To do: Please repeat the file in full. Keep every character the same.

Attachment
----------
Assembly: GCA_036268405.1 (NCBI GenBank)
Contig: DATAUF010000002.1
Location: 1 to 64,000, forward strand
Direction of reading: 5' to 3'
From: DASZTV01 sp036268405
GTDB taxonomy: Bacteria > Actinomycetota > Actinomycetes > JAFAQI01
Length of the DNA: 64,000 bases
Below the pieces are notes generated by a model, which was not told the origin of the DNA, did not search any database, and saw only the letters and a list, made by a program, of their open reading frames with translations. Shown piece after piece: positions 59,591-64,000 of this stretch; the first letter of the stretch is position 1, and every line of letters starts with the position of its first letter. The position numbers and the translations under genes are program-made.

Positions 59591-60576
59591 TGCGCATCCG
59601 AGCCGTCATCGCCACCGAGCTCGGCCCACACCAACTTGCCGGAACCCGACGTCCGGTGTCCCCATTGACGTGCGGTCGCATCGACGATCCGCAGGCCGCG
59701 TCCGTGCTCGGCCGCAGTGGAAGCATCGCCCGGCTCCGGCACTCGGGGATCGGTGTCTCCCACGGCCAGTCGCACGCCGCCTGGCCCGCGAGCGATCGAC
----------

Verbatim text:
Assembly: GCA_036268405.1 (NCBI GenBank)
Contig: DATAUF010000002.1
Location: 1 to 64,000, forward strand
Direction of reading: 5' to 3'
From: DASZTV01 sp036268405
GTDB taxonomy: Bacteria > Actinomycetota > Actinomycetes > JAFAQI01
Length of the DNA: 64,000 bases
Below the pieces are notes generated by a model, which was not told the origin of the DNA, did not search any database, and saw only the letters and a list, made by a program, of their open reading frames with translations. Shown piece after piece: positions 59,591-64,000 of this stretch; the first letter of the stretch is position 1, and every line of letters starts with the position of its first letter. The position numbers and the translations under genes are program-made.

Positions 59591-60576
59591 TGCGCATCCG
59601 AGCCGTCATCGCCACCGAGCTCGGCCCACACCAACTTGCCGGAACCCGACGTCCGGTGTCCCCATTGACGTGCGGTCGCATCGACGATCCGCAGGCCGCG
59701 TCCGTGCTCGGCCGCAGTGGAAGCATCGCCCGGCTCCGGCACTCGGGGATCGGTGTCTCCCACGGCCAGTCGCACGCCGCCTGGCCCGCGAGCGATCGAC